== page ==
character-literal: ' c-char-sequence ' u' c-char-sequence ' U' c-char-sequence ' L' c-char-sequence '
c-char: any member of the source character set except the single-quote ', backslash \, or new-line character escape-sequence universal-character-name
simple-escape-sequence: one of \' \" \? \\ \a \b \f \n \r \t \v
octal-escape-sequence: \ octal-digit \ octal-digit octal-digit \ octal-digit octal-digit octal-digit
A character literal is one or more characters enclosed in single quotes, as in 'x', optionally preceded by one of the letters u, U, or L, as in u'y', U'z', or L'x', respectively. A character literal that does not begin with u, U, or L is an ordinary character literal, also referred to as a narrow-character literal. An ordinary character literal that contains a single c-char has type char, with value equal to the numerical value of the encoding of the c-char in the execution character set. An ordinary character literal that contains more than one c-char is a multicharacter literal. A multicharacter literal has type int and implementation-defined value.
A character literal that begins with the letter u, such as u'y', is a character literal of type char16_t. The value of a char16_t literal containing a single c-char is equal to its ISO 10646 code point value, provided that the code point is representable with a single 16-bit code unit. (That is, provided it is a basic multi-lingual plane code point.) If the value is not representable within 16 bits, the program is ill-formed. A char16_t literal containing multiple c-chars is ill-formed. A character literal that begins with the letter U, such as U'z', is a character literal of type char32_t. The value of a char32_t literal containing a single c-char is equal to its ISO 10646 code point value. A char32_t literal containing multiple c-chars is ill-formed. A character literal that begins with the letter L, such as L'x', is a wide-character literal. A wide-character literal has type wchar_t.23 The value of a wide-character literal containing a single c-char has value equal to the numerical value of the encoding of the c-char in the execution wide-character set, unless the c-char has no representation in the execution wide-character set, in which case the value is implementation-defined. [ Note: The type wchar_t is able to represent all members of the execution wide-character set (see [basic.fundamental]). — end note ]. The value of a wide-character literal containing multiple c-chars is implementation-defined.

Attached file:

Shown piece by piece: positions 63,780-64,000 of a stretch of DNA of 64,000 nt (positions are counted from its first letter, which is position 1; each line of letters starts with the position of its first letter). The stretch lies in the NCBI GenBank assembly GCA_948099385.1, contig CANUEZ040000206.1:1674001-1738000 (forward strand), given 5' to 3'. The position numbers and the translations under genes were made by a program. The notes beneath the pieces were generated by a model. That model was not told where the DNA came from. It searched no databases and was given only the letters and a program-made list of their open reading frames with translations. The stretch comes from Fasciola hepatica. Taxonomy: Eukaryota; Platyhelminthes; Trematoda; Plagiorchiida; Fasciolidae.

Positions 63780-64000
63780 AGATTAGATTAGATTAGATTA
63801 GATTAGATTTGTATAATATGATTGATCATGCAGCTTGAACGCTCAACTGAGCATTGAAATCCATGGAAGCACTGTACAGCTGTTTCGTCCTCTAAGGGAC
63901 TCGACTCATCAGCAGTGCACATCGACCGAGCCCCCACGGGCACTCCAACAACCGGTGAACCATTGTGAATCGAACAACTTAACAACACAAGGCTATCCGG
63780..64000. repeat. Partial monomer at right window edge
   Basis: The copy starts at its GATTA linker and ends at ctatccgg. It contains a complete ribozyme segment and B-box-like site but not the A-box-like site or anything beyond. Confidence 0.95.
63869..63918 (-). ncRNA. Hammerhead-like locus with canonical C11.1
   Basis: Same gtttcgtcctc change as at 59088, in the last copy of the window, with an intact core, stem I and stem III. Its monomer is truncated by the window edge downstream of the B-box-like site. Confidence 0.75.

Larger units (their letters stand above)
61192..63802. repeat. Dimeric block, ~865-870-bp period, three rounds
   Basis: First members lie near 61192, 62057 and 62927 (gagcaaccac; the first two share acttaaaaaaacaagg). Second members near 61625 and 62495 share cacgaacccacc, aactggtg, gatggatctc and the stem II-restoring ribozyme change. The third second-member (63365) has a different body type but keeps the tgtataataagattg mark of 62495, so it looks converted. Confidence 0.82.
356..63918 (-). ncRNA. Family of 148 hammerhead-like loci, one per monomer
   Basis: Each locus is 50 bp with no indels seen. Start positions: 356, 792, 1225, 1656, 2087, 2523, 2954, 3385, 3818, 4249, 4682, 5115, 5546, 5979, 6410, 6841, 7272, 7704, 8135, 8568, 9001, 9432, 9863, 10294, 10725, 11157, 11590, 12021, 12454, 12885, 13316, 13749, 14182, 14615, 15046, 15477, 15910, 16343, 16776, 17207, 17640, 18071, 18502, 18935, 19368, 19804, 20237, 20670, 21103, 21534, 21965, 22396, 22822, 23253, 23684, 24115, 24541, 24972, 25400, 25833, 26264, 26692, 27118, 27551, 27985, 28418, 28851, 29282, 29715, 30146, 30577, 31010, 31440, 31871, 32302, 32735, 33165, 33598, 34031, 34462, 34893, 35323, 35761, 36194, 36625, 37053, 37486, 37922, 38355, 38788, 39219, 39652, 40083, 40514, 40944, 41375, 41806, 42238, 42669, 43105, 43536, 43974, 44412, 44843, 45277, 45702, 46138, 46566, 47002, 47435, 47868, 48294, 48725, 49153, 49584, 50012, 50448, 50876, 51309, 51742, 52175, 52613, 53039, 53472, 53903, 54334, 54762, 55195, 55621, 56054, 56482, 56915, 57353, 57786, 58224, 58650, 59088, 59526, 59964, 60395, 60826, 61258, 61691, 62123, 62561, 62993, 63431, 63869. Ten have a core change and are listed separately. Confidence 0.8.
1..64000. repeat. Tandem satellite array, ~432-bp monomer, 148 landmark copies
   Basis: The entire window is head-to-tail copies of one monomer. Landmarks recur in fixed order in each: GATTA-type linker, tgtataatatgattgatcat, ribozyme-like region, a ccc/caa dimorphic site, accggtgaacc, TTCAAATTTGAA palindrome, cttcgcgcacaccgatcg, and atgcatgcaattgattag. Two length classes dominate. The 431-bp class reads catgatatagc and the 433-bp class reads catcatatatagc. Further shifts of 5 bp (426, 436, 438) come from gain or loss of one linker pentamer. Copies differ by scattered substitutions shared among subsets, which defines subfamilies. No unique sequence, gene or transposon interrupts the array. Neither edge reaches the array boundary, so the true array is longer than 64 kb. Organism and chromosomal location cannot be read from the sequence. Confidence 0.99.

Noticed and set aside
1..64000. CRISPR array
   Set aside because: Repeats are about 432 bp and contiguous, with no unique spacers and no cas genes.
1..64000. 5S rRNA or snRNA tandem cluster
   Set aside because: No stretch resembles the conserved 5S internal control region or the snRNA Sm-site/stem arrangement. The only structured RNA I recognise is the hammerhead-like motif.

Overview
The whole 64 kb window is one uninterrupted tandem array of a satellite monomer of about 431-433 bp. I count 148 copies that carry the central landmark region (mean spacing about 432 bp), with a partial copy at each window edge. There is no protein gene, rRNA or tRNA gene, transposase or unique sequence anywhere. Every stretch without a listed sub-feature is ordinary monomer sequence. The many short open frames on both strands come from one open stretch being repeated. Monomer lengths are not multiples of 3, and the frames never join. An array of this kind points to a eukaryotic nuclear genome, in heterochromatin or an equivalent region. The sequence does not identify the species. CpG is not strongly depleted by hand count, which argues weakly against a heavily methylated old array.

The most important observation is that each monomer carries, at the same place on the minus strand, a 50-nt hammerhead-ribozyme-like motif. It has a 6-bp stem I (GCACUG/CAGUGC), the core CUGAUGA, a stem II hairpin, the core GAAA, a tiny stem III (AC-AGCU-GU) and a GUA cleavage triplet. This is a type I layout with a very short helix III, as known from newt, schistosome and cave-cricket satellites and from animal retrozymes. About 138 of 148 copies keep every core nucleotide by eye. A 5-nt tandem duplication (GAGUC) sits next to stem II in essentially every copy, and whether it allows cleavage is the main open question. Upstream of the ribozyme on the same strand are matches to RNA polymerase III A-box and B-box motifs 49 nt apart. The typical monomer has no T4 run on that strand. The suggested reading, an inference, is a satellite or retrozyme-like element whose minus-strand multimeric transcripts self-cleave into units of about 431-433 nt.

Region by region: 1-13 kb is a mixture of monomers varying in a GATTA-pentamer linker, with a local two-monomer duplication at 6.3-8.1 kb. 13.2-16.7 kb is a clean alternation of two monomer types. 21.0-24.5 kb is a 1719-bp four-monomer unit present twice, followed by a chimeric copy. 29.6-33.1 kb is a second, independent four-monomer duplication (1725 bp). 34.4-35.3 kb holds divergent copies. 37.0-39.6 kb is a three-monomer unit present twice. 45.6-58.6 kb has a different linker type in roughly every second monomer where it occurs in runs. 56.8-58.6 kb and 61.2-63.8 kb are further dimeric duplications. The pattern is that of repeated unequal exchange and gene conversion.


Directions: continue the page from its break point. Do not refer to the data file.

Certain nongraphic characters, the single quote ', the double quote ", the question mark ?,24 and the backslash \, can be represented according to Table [tab:escape.sequences]. The double quote " and the question mark ?, can be represented as themselves or by the escape sequences \" and \? respectively, but the single quote ' and the backslash \ shall be represented by the escape sequences \' and \\ respectively. Escape sequences in which the character following the backslash is not listed in Table [tab:escape.sequences] are conditionally-supported, with implementation-defined semantics. An escape sequence specifies a single character.
The escape \ooo consists of the backslash followed by one, two, or three octal digits that are taken to specify the value of the desired character. The escape \xhhh consists of the backslash followed by x followed by one or more hexadecimal digits that are taken to specify the value of the desired character. There is no limit to the number of digits in a hexadecimal sequence. A sequence of octal or hexadecimal digits is terminated by the first character that is not an octal digit or a hexadecimal digit, respectively. The value of a character literal is implementation-defined if it falls outside of the implementation-defined range defined for char (for literals with no prefix), char16_t (for literals prefixed by 'u'), char32_t (for literals prefixed by 'U'), or wchar_t (for literals prefixed by 'L').
A universal-character-name is translated to the encoding, in the appropriate execution character set, of the character named. If there is no such encoding, the universal-character-name is translated to an implementation-defined encoding. [ Note: In translation phase 1, a universal-character-name is introduced whenever an actual extended character is encountered in the source text. Therefore, all extended characters are described in terms of universal-character-names. However, the actual compiler implementation may use its own native character set, so long as the same results are obtained. — end note ]
They are intended for character sets where a character does not fit into a single byte.
Using an escape sequence for a question mark can avoid accidentally creating a trigraph.